In the greater Los Angeles area, Blue Cross of California, owned by WellPoint, is the 800-pound gorilla, as ophthalmologist David H. Aizuss calls it. Aizuss, who practices in a six-doctor group, says the company "doesn't negotiate—you accept its terms or you take a hike."
Some primary care doctors in the area have decided to do just that, but it's hard, he says, for surgical specialists to follow suit. "Most surgical specialists find that they have to contract with a lot of different plans."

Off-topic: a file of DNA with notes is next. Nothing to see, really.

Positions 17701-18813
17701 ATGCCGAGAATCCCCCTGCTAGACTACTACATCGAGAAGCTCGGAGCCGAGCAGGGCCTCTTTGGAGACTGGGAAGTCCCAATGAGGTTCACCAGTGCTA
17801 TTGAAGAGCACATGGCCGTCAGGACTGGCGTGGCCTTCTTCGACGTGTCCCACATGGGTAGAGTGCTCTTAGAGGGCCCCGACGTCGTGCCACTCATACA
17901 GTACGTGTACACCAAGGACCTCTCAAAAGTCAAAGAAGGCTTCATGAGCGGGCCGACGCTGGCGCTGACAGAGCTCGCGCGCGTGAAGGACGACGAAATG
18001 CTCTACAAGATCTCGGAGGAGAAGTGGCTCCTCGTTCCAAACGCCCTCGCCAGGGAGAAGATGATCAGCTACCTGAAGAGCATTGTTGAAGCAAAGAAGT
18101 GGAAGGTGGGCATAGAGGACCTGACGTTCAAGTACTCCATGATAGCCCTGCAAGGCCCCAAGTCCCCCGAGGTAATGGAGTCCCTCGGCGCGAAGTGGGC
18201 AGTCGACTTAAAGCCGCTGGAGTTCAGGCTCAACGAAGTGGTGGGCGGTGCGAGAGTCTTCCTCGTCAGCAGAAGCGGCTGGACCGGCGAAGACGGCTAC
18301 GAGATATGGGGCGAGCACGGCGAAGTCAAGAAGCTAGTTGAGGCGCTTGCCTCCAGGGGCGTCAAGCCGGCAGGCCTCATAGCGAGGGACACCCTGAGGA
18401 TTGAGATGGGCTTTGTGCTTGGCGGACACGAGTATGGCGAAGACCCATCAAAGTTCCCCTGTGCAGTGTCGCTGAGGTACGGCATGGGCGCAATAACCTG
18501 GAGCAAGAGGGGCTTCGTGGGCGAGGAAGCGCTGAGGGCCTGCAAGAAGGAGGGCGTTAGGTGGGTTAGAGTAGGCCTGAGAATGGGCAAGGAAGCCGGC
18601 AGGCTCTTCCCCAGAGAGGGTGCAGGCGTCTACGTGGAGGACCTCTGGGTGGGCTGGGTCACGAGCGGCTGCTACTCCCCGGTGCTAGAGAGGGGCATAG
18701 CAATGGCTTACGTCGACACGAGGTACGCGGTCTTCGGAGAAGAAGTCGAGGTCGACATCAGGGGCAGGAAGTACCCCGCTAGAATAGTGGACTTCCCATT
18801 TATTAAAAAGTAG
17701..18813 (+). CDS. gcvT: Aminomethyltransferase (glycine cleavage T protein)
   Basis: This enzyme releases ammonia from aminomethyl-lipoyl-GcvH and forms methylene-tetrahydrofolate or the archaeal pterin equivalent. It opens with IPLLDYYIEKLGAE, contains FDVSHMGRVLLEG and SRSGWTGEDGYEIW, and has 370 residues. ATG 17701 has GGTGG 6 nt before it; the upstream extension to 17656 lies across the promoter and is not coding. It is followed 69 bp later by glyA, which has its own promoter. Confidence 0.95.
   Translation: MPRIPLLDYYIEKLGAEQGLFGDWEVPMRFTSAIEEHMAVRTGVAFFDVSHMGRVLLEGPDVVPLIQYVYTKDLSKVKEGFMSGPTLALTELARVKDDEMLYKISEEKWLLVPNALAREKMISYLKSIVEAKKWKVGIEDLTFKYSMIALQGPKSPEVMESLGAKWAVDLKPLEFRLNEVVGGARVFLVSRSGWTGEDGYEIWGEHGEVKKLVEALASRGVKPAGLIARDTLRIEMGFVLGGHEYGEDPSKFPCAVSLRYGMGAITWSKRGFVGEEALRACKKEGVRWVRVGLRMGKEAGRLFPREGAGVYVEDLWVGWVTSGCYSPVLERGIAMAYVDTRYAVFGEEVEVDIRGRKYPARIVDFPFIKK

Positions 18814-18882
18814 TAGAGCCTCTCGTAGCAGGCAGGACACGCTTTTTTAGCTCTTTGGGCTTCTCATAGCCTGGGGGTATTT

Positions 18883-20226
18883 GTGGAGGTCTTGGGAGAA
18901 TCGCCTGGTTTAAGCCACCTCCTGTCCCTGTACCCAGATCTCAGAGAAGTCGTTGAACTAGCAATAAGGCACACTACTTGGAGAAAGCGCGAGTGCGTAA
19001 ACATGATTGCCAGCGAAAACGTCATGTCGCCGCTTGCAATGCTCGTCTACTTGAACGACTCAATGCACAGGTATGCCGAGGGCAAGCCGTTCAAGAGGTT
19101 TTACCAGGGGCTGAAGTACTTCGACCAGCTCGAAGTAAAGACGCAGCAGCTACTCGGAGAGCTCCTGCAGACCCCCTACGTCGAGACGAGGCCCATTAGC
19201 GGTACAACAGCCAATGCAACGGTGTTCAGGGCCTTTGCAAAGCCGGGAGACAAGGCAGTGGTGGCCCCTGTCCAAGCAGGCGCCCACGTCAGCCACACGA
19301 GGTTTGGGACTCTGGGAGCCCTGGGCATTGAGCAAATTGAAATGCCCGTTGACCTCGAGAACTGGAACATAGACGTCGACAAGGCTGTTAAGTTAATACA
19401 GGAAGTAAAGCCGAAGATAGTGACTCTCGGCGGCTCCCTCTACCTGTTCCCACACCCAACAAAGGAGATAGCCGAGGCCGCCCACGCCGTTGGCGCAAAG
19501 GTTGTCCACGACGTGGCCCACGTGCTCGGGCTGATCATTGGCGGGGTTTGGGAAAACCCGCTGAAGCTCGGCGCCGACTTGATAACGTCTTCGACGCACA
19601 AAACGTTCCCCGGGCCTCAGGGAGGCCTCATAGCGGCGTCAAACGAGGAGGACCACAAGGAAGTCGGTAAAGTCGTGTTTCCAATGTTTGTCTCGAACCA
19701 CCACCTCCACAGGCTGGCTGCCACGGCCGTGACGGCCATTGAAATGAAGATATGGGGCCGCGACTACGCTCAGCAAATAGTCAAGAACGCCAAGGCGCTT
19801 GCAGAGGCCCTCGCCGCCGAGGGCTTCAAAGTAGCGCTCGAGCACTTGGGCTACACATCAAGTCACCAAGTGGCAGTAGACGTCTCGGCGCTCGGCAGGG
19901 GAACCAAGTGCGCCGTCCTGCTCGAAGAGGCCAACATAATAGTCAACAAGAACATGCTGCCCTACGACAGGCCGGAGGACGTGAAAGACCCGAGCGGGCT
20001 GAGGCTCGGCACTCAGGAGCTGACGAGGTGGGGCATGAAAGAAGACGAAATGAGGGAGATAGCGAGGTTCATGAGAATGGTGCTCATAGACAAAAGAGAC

It's also hard to jump plans, he says, unless your specialty is in short supply: "A good friend of mine is a pediatric neurologist, one of only a very few in the San Fernando Valley, which has a population of well over a million people. Because he's a scarce commodity, he's able to refuse any new contract that doesn't meet his terms, which amount to paying him his usual and customary fees. Otherwise, he doesn't bother." His own situation, Aizuss realizes, is quite different. "For ophthalmologists who may have 10 colleagues down the street, it's much more difficult to negotiate these things."